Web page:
Dowty’s next 50 years

Press Release: FLIGHT International, 3 October 1981

Dowty’s next 50 years

Since young George Dowty supplied his internally sprung wheel for the   Kawasaki  KD5/92 in 1931, the 14 companies worldwide which today comprise Dowty Group’s Aviation Division have supplied landing gear,  fuel and engine management systems, pumps, hydro mechanical equipment, flying controls or propellers to all the world’s makers of airframes and engines.

J. M. Ramsden reports on the company’s present status and prospects.

With other major equipment suppliers, Dowty is preparing to support British Aerospace in developing a 1990s RAF and export combat aircraft. The  company   understands that British Aerospace will take a final decision to go ahead with  prototypes at the end of next year.  At this point Dowty, assuming that its bids are  accepted by British Aerospace, will commit itself to the expenditure of perhaps £12  million.

Dowty Aerospace  Division Managing Director Warwick Squire says:   “We’ve got to get a 500/600-aircraft programme. If the specification is good the RAF will go for   it.   But it has to be an export aircraft, and priced accordingly.” Dowty is prepared to cooperate with any other equipment company to reduce risks. The company  believes it is in a strong position for the flight-control system, having   been  responsible to  British Aerospace for the fly-by-wire Jaguar.

“This is the last new combat aircraft opportunity for the British industry this    century,”  says Squire. “Failing the P.110, the Royal Air Force will probably buy    American.  But it is essential to use as many common Tornado parts as possible    and not to re-invent too many wheels.”

Although the Anglo-American memorandum of understanding on AV-8B  cooperation gives 40 per cent.” of the airframe and 75 per cent of the engine work to British Aerospace and Rolls-Royce respectively, there is no mention of any contractor apart from McDonnell Douglas.

Like all Harrier equipment suppliers,  Dowty has no assurance that it will be  responsible for the undercarriage or any other part of the AV-8B.  The “massive     orders for British industry” headlined in the papers are not confirmed for the    equipment industry, which will have to compete with US  suppliers in responding    to the prime contractor, McDonnell Douglas.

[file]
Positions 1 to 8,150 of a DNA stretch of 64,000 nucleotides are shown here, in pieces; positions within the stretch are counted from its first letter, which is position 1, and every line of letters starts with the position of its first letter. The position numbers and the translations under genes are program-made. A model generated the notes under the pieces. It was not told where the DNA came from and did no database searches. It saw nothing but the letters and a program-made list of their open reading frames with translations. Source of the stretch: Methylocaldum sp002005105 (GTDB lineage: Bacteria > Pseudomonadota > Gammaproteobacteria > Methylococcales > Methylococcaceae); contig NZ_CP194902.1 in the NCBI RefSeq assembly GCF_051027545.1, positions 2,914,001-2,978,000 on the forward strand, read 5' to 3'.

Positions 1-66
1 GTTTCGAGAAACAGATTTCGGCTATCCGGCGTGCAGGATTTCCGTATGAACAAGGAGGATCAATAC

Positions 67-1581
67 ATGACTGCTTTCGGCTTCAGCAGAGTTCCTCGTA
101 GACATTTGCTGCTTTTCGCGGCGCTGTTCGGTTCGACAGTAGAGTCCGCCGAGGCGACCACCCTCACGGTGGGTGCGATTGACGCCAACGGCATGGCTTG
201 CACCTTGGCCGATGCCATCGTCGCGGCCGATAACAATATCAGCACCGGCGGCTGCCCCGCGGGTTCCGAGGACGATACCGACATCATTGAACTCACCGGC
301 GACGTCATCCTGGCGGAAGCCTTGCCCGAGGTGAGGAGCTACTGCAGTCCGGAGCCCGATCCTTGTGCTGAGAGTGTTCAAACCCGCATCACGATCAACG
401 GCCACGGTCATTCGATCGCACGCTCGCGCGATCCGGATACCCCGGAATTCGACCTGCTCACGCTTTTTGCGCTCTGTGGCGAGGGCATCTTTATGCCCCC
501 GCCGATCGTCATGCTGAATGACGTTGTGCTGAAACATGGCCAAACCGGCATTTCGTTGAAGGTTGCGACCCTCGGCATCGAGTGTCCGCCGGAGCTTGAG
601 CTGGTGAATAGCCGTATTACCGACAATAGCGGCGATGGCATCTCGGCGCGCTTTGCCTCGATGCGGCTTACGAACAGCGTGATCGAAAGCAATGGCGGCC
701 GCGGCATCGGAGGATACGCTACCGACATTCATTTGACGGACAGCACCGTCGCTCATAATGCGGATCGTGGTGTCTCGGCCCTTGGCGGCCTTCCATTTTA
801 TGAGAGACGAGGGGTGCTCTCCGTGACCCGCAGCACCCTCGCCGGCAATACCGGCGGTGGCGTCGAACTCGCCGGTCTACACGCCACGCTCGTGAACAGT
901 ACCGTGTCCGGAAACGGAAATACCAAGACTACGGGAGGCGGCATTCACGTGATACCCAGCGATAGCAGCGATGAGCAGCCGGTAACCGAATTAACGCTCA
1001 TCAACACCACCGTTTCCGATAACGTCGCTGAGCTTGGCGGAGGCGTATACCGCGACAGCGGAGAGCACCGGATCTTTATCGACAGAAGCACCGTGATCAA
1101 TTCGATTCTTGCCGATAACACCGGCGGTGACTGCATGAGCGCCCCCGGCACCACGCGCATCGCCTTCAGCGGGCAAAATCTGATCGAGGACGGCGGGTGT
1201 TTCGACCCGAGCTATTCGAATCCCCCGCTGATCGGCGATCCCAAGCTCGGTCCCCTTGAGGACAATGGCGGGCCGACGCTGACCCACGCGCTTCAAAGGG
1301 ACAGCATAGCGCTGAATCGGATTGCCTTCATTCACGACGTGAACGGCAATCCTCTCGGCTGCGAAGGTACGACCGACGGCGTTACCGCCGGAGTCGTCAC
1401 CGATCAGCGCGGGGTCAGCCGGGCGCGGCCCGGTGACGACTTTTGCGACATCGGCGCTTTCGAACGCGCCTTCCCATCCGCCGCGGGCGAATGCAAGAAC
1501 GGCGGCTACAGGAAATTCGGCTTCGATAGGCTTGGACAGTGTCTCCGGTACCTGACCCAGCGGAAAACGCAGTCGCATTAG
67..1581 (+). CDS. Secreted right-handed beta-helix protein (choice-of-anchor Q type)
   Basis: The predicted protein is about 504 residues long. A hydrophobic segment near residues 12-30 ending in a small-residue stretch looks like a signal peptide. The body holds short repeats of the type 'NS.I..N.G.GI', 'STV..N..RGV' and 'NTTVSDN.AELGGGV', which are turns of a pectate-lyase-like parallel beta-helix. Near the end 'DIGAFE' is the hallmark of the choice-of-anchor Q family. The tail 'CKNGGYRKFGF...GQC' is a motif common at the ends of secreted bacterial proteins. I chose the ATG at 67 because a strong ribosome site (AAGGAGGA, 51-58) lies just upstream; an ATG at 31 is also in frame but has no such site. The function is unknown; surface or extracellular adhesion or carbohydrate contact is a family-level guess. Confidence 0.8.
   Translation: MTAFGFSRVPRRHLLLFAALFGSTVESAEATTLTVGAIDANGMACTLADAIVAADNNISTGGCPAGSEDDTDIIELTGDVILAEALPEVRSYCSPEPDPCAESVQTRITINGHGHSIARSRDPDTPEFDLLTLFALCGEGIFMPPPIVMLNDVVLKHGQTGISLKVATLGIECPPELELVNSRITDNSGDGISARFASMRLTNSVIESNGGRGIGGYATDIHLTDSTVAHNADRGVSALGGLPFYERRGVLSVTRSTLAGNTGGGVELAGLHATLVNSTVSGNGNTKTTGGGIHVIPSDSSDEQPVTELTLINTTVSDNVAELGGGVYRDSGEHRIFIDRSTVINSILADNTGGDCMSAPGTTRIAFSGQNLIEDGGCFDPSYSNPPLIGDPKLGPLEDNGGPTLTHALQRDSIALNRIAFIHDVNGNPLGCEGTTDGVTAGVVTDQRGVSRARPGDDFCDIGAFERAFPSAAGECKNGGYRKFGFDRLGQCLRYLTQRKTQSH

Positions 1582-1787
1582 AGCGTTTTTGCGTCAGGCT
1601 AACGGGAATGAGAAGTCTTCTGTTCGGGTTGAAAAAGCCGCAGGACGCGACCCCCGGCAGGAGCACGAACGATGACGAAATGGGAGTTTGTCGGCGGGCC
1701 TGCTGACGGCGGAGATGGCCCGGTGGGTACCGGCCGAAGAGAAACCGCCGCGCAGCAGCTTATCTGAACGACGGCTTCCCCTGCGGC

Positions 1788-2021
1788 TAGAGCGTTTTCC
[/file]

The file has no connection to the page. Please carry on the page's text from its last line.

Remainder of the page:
Tornado is not yet at peak,  and AV-8B could come in at the right time, assuming   Dowty gets its “incumbent” business equivalent in volume and turnover almost  to Tornado.  “That’s  the  size  of  the  programme,”  says Warwick  Squire.  “But I can’t  say we’ll get everything.”

Will the AV-8B work take the urgency out of the P.110 project?  Squire does not think so, if only because BAe has some big factories, and  P.110 or something like it has to follow Tornado and Jaguar.

Dowty has got contracts for the first  12 production AV-8B undercarriage and     associated hydraulic sets, and expects to receive orders for another 24, with  options on up to 90. Dowty has the inside track as the incumbent supplier, but is  well aware of the possibility of resources. There are indications that some of the    AV-8B avionics may be American.

Given AV-8B initial orders for an almost certain 4001, Squire believes that  the  programme is likely to run to 1,000 aircraft this century “and it is my intention to   ensure that Dowty will retain the business.” Dowty’s AV-8B equipment could be assembled, tested, and supported if required by one of Dowty’s North  American   factories.  The product support base at Sterling (near Washington Dulles  Air-port)   has been recently doubled in size and could take on fuel-systems assembly, test   and overhaul, for example. The west coast factory at Yakima, near Seattle, could produce actuators and various other hydraulics.

A joint company with Smiths Industries, DSIC Inc., has been formed in the USA. It is  an extension of the successful UK engine-management marriage between Dowty      hydro-mechanical and Smiths’ electronic expertise.  In Canada at Ajax,  Toronto,  a  40-year-old Dowty company designs, tests and manufactures landing gear and  hydraulics for such aircraft as Challenger and Dash 8.  Dowty policy is for its North   American companies to be run by nationals.

Dowty has had three chairmen in its 50 years:  A. W. Martyn, Sir George Dowty, the founder, and the present Sir Robert Hunt. During that time the aerospace activity  has been headed by the latter two and the current Warwick Squire, who believes   strongly in management  continuity “provided it is  open-minded enough to bring   in specialists to run subsidiary companies, relying on them completely to produce   the goods while we exercise overall policy and financial control

 

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